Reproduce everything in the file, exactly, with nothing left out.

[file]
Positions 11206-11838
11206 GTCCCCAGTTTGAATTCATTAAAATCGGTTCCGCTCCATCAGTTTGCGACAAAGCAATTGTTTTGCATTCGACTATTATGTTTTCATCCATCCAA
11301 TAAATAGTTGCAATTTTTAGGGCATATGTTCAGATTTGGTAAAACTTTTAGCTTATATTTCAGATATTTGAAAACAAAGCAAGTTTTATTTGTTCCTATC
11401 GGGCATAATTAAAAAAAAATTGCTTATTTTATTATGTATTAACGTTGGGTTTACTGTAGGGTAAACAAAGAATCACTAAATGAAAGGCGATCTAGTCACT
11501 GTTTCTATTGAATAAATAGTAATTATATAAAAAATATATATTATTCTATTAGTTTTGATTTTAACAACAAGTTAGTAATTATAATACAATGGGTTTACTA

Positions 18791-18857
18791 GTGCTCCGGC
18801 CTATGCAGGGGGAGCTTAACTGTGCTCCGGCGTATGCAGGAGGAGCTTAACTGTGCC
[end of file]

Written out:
Positions 11206-11838
11206 GTCCCCAGTTTGAATTCATTAAAATCGGTTCCGCTCCATCAGTTTGCGACAAAGCAATTGTTTTGCATTCGACTATTATGTTTTCATCCATCCAA
11301 TAAATAGTTGCAATTTTTAGGGCATATGTTCAGATTTGGTAAAACTTTTAGCTTATATTTCAGATATTTGAAAACAAAGCAAGTTTTATTTGTTCCTATC
11401 GGGCATAATTAAAAAAAAATTGCTTATTTTATTATGTATTAACGTTGGGTTTACTGTAGGGTAAACAAAGAATCACTAAATGAAAGGCGATCTAGTCACT
11501 GTTTCTATTGAATAAATAGTAATTATATAAAAAATATATATTATTCTATTAGTTTTGATTTTAACAACAAGTTAGTAATTATAATACAATGGGTTTACTA

Positions 18791-18857
18791 GTGCTCCGGC
18801 CTATGCAGGGGGAGCTTAACTGTGCTCCGGCGTATGCAGGAGGAGCTTAACTGTGCC